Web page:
Saturday, November 25, 2006

What Goes Around Comes Around...

6 am and 75 degrees.

The subject today is mentoring. Helping. Giving advice.
Ironically I was going to write about this anyway and was moved to on two fronts. The AW discussion board and questions from my cyber-friends.
When I started my first novel I was all alone. There was no one else in the world doing what I was doing (at least that's how it seemed to me). This was BC (before computers). I never finished.
When I finally finished a novel, I talked with my sister who is also a writer. We would talk "writerly stuff." I found it helpful. That is what motivated me to go to the Maui Writers Retreat and Conference where I met several authors who helped me.
Holly Kennedy was instrumental (order her book The Tin Box from Amazon- it is SUCH a fun read! Her next one The Penny Tree is awesome and will be out spring 07- I got to read an earlier version).
Holly took me by the hand and started me out learning the business. She had me sign up for Publishers Marketplace and start paying attention to the sales - who was making them and where. She helped me re work my query and was the first one who said SLOW DOWN and write your next book and the next. Writing is a business like anything else. Because people consider it art I believe they lose sight of that fact.
Holly helped me. She read my query over and over. She gave of her time. Without her help I would not be to this point.
At Maui I met many writers and started to develop a network. My retreat teacher Jacqueline Mitchard has a huge affect on my writing. She tells me like it is and has always been there. I know of no other author at the Maui conference that makes herself available so selflessly. (check out her link and her discussion board - check out the Maui students thread- you'll learn a lot)
My horse Airborne led me to the greatest influence on my writing - the author Paul Theroux. He and his wife wanted to learn to ride and I used to be a professional trainer and instructor. Our relationship has evolved into a mentoring friendship that is amazing. He has helped me to harness my "hasty" nature and slow my editing down. He has developed my critical eye and I read differently after hearing him say, "You can learn a lot from a great writer writing badly."
He suggested I read Maugham...Simenon...Camus...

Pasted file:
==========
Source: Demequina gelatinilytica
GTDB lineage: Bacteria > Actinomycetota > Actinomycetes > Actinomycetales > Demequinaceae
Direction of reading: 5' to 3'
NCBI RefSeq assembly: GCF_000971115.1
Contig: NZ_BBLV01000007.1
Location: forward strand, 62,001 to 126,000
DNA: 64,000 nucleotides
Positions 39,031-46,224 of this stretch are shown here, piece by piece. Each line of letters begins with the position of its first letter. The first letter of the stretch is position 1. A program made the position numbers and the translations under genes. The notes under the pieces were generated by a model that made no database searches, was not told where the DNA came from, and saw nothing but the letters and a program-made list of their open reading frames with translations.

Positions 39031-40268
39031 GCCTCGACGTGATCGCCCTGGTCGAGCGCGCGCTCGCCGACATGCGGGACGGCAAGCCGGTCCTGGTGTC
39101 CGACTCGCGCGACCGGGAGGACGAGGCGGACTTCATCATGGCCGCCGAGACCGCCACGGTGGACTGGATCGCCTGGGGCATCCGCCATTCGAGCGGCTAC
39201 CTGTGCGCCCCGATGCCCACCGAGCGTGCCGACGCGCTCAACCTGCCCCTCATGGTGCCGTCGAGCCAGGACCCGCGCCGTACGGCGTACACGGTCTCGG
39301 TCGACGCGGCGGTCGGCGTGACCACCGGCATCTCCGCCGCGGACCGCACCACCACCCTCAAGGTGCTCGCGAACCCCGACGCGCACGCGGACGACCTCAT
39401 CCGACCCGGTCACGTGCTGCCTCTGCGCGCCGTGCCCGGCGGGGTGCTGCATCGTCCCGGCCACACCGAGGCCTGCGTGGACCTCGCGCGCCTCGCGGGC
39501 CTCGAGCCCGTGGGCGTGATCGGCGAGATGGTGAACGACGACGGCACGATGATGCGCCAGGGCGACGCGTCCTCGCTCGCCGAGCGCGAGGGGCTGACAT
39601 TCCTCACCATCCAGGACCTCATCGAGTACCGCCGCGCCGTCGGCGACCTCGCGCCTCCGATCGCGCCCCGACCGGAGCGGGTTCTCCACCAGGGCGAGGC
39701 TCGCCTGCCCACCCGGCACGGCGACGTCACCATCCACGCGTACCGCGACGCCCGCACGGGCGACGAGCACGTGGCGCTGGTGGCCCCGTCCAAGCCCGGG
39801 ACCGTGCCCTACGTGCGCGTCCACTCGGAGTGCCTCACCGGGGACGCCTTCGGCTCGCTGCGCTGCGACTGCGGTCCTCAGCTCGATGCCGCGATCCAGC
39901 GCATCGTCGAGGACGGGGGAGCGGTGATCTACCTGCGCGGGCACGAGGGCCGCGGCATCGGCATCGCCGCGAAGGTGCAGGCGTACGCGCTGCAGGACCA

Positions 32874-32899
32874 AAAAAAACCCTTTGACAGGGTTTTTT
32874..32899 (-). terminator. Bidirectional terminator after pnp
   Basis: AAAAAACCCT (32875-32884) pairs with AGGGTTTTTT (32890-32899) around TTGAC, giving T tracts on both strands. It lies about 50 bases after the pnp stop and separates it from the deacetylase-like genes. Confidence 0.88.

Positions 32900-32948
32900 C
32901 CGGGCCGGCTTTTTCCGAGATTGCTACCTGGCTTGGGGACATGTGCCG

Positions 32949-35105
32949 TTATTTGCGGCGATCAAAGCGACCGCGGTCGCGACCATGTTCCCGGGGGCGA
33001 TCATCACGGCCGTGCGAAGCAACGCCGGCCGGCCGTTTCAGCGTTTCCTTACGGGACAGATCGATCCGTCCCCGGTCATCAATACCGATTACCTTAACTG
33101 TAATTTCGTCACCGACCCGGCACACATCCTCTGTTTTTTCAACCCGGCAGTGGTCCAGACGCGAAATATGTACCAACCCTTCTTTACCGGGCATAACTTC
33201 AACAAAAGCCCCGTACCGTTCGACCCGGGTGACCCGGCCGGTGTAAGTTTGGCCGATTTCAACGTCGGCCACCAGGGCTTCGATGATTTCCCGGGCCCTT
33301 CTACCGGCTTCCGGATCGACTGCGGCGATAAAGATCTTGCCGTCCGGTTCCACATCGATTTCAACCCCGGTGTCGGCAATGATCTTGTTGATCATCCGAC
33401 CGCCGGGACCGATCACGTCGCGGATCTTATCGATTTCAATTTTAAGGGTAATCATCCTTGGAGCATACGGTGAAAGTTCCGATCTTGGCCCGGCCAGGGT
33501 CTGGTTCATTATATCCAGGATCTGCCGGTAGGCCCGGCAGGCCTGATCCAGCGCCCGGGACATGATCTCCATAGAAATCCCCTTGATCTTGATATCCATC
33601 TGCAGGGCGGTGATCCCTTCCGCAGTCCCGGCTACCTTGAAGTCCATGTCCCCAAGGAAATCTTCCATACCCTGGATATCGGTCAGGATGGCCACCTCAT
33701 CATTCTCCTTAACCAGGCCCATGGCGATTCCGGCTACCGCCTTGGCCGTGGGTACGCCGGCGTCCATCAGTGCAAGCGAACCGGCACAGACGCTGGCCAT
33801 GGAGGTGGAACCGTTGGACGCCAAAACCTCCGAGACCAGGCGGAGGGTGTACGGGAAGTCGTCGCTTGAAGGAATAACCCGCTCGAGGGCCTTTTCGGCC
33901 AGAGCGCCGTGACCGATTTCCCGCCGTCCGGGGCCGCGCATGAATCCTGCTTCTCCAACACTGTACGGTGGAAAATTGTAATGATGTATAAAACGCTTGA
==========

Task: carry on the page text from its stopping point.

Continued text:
He reads deliberately, focused on learning and perfecting his craft. He writes voraciously - articles, travel books, novels...he puts me to shame.
Yet. He tells me my ideas are wonderful. He lets me know when my writing shines. He is not stingy with his praise, but is fair and brutally honest with his criticism.
So I strive to help other writers as these writers have helped me.
Show them the ropes.
Make suggestions.
Give feedback honestly. Fairly.
But saying what is good also.
It's about the craft of writing.
And learning the mechanics of the business.
Because if that is what you focus on. The other will come naturally through perseverance, dogged determination and sheer will.


Kimber An said...

When I started my first novel I was 11 years old. My mother bought be old manuel typewriter at a yard sale and I bandaged my fingers to pound out my story. I'm very thankful to have Orion and other cyber-friends for advice, because it has been difficult as a stay-at-home mother to get out. I was very excited to learn the RWA has a local meeting nearby and at a time good for our packed schedule. Wednesday will be my first night! Things get easier as my children get older and my husband gets more promotions at work. ;)

Zany Mom said...

Thanks for this wonderful post. When I first started writing I had no mentors. Then I found an online writing group, and along with brutal critiques in addition to lots of 'how-to' books I think I'm finally getting the hang of it.

Now if only I could get out of my funk and get busy I'd have that second novel finished in no time. But alas, the characters aren't exactly cooperating with me. ;)

Thanks for the Publisher's Weekly tip. I guess if I'm serious about writing (and I am!) it's time to fork over the dough to get the insider info I need to break into this business.

ORION said...

Glad to help. What is so wonderful about writing is so many people are willing to share and help.
There is not the fear of competition that there is in other fields!

Anonymous said...

I am so very glad I discovered this online comminity of bloggers who are here to not only tell thir sagas as they write, but also have been available to give comments, insights, and who share their knowledge. I can only imagine how much of a fool I would look when I start sending out queries had I not discovered all of the info I have from everyone blogging.

Anonymous said...

What a nice post!
It's true that what goes around comes around - I think it's a sort of scientific rule, lol.
And Paul Theroux!!! I just love his books - Mosquito Coast Blew me away . So wonderfully cynical and true. It must be fun to talk books with him. I love how he's written such differnet genres too - very cool!!
I love the photo of the horse!

ORION said...

Paul writes everything from adventure to character studies (Picture Palace is stunning) and of course his travel books (I love Paddling Through Oceania). I think Hotel Honolulu is a hoot! I am especially in awe of his short stories and essays. He is an amazing mentor and such fun to talk with.
Mosquito Coast is what helped me look at unreliable narrators and determine if I was up to doing that in my third novel.
The fact that he has been so helpful to a novice such as me makes me realize that is an important quality in a writer. To want to talk about and with other writers about writing.
There is no condescension there at all.
He is as thrilled with my success as I am.